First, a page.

Cloud names and cloud classifications
How are clouds classified?
The system now used for classifying clouds is based on that originally proposed by pharmacist and amateur meteorologist Luke Howard in December 1802, in his paper "On the modification of clouds" ('modification' meaning 'classification').
In his paper Howard introduced three basic cloud classifications:
- Cirrus (meaning curl of hair)
Cirrus clouds were described as "parallel, flexuous, or diverging fibres, extensible in any or all directions".
- Cumulus (meaning heap)
Howard defined cumulus clouds as "convex or conical heaps, increasing upward from a horizontal base".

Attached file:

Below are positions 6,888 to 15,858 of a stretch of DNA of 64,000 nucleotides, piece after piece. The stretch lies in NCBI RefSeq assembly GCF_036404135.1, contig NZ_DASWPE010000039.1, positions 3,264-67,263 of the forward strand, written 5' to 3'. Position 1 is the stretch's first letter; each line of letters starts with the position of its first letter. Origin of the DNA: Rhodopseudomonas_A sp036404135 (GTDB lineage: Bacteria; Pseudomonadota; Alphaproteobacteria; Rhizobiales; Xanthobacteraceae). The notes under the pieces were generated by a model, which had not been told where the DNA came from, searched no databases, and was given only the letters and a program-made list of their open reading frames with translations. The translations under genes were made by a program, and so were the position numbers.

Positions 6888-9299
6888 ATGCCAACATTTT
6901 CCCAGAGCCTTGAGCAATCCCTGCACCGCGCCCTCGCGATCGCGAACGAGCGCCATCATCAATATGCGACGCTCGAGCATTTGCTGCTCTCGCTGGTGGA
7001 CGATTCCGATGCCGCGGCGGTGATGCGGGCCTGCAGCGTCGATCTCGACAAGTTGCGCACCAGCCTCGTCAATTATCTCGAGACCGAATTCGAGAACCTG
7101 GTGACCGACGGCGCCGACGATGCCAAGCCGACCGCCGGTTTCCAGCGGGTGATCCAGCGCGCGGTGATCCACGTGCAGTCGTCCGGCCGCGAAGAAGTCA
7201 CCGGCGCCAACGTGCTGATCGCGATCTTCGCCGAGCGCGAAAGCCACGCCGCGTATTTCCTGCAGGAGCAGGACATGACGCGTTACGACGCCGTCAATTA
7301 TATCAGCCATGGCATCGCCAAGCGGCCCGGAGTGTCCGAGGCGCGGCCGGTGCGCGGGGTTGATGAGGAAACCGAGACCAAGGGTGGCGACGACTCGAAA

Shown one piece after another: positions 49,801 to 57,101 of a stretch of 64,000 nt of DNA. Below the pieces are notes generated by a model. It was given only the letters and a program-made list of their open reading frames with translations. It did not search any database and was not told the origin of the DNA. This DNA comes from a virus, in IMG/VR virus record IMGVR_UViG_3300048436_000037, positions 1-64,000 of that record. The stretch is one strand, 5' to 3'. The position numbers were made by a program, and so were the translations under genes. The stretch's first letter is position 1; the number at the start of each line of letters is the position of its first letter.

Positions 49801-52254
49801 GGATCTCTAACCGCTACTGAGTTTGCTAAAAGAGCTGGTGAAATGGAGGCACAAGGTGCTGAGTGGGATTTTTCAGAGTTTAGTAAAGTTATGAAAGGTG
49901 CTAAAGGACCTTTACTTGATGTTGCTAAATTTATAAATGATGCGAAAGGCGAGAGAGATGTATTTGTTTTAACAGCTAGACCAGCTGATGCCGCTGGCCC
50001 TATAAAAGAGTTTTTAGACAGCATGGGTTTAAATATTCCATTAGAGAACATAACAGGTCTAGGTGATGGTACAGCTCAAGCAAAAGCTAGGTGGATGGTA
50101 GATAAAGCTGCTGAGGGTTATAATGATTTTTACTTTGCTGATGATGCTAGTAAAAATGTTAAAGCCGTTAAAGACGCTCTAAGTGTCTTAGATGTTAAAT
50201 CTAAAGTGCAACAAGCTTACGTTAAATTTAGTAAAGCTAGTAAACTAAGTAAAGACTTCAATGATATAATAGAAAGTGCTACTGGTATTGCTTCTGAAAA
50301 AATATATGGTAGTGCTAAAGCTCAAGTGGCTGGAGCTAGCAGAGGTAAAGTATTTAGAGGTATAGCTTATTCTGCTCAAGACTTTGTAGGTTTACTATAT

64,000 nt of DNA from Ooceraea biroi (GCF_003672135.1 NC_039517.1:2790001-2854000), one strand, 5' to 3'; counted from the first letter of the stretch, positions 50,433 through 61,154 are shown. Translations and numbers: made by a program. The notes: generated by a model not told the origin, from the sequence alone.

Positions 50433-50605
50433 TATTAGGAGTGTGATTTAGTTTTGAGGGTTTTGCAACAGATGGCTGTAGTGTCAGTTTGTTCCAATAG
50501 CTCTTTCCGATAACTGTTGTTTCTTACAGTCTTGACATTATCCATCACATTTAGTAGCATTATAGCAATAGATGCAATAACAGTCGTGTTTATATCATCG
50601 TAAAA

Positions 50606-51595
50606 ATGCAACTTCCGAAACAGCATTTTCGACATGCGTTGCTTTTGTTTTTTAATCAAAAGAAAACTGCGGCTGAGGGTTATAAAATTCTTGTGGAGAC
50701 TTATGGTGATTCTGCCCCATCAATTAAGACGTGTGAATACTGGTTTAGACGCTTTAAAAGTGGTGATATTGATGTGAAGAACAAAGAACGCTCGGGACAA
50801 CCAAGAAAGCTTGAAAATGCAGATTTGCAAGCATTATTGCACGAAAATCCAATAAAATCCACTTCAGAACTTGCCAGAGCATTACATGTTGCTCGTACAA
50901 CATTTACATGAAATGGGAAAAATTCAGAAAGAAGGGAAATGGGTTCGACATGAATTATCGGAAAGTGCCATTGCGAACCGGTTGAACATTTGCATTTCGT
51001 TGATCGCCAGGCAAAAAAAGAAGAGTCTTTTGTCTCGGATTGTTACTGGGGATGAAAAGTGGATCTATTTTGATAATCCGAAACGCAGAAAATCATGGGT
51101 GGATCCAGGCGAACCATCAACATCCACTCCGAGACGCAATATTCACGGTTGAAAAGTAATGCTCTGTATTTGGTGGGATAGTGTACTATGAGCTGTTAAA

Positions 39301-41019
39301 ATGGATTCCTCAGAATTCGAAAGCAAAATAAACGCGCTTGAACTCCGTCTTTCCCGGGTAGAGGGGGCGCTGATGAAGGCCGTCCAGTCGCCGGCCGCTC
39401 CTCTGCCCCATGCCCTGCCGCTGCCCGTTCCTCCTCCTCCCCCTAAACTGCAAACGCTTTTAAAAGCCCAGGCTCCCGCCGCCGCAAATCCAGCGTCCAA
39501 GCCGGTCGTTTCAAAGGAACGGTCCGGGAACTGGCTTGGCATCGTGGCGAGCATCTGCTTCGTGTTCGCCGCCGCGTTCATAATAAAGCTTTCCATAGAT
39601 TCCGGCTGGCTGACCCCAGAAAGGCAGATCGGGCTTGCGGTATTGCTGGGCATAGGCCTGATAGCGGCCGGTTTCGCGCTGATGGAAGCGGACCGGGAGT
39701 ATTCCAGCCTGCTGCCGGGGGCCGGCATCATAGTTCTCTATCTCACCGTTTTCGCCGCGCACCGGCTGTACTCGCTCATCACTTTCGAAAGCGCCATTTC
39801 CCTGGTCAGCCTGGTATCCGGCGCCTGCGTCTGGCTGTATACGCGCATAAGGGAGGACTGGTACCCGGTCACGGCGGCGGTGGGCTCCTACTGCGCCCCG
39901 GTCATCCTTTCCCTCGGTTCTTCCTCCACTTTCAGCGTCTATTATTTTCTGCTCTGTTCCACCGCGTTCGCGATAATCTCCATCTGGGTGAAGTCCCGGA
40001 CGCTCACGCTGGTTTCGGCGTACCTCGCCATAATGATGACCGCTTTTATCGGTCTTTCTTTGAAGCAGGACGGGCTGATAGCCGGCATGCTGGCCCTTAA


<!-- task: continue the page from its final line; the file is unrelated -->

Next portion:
- Stratus (meaning something spread)
Stratus clouds were classified as "a widely extended, continuous, horizontal sheet, increasing from below".
Howard then combined these names to form four more cloud types:
Cirrocumulus were described as "small, well-defined roundish masses, in close horizontal arrangement".
Howard defined cirrostratus as "horizontal or slightly inclined masses, attenuated towards a part or the whole of their circumference, bent downward, or undulated, separate, or in groups consisting of small clouds having these characters".
Cumulostratus was described by Howard as "the cirrostratus blended with the cumulus, and either appearing intermixed with the heaps of the latter, or super-adding a widespread structure to its base".
- Cumulocirrostratus or Nimbus
Howard called nimbus, or cumulocirrostratus, as "the rain cloud". He described it as "a horizontal sheet, above which the cirrus spreads, while the cumulus enters it laterally and from beneath".
These form the basis of the cloud classification still in use today.